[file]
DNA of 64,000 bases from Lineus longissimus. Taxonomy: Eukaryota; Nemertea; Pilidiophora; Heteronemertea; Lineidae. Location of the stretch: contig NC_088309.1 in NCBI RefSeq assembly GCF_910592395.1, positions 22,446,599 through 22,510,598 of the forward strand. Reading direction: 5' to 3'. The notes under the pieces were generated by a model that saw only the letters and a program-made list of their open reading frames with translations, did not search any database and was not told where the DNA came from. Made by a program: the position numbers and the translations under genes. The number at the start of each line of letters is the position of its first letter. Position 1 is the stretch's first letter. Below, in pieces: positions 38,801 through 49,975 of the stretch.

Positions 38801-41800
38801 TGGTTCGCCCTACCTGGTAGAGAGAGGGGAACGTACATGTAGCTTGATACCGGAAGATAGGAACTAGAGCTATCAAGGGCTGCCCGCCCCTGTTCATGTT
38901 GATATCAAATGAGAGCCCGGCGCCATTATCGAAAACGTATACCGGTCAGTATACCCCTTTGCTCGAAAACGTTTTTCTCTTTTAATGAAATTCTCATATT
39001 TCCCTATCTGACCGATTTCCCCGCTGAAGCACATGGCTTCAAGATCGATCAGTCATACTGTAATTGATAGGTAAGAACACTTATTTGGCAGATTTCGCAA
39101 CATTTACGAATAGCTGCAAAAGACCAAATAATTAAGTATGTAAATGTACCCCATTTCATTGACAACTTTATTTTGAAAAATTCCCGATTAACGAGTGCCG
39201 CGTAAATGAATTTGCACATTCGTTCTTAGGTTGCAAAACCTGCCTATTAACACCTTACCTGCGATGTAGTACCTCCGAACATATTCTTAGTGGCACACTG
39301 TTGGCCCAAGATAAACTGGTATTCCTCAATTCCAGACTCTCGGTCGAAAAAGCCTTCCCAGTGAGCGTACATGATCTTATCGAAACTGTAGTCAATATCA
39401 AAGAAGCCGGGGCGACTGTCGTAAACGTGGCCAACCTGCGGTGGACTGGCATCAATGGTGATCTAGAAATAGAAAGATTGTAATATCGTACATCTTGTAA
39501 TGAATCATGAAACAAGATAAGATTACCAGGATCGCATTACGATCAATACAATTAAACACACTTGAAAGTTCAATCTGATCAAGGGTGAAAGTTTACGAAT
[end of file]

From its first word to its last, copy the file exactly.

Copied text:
DNA of 64,000 bases from Lineus longissimus. Taxonomy: Eukaryota; Nemertea; Pilidiophora; Heteronemertea; Lineidae. Location of the stretch: contig NC_088309.1 in NCBI RefSeq assembly GCF_910592395.1, positions 22,446,599 through 22,510,598 of the forward strand. Reading direction: 5' to 3'. The notes under the pieces were generated by a model that saw only the letters and a program-made list of their open reading frames with translations, did not search any database and was not told where the DNA came from. Made by a program: the position numbers and the translations under genes. The number at the start of each line of letters is the position of its first letter. Position 1 is the stretch's first letter. Below, in pieces: positions 38,801 through 49,975 of the stretch.

Positions 38801-41800
38801 TGGTTCGCCCTACCTGGTAGAGAGAGGGGAACGTACATGTAGCTTGATACCGGAAGATAGGAACTAGAGCTATCAAGGGCTGCCCGCCCCTGTTCATGTT
38901 GATATCAAATGAGAGCCCGGCGCCATTATCGAAAACGTATACCGGTCAGTATACCCCTTTGCTCGAAAACGTTTTTCTCTTTTAATGAAATTCTCATATT
39001 TCCCTATCTGACCGATTTCCCCGCTGAAGCACATGGCTTCAAGATCGATCAGTCATACTGTAATTGATAGGTAAGAACACTTATTTGGCAGATTTCGCAA
39101 CATTTACGAATAGCTGCAAAAGACCAAATAATTAAGTATGTAAATGTACCCCATTTCATTGACAACTTTATTTTGAAAAATTCCCGATTAACGAGTGCCG
39201 CGTAAATGAATTTGCACATTCGTTCTTAGGTTGCAAAACCTGCCTATTAACACCTTACCTGCGATGTAGTACCTCCGAACATATTCTTAGTGGCACACTG
39301 TTGGCCCAAGATAAACTGGTATTCCTCAATTCCAGACTCTCGGTCGAAAAAGCCTTCCCAGTGAGCGTACATGATCTTATCGAAACTGTAGTCAATATCA
39401 AAGAAGCCGGGGCGACTGTCGTAAACGTGGCCAACCTGCGGTGGACTGGCATCAATGGTGATCTAGAAATAGAAAGATTGTAATATCGTACATCTTGTAA
39501 TGAATCATGAAACAAGATAAGATTACCAGGATCGCATTACGATCAATACAATTAAACACACTTGAAAGTTCAATCTGATCAAGGGTGAAAGTTTACGAAT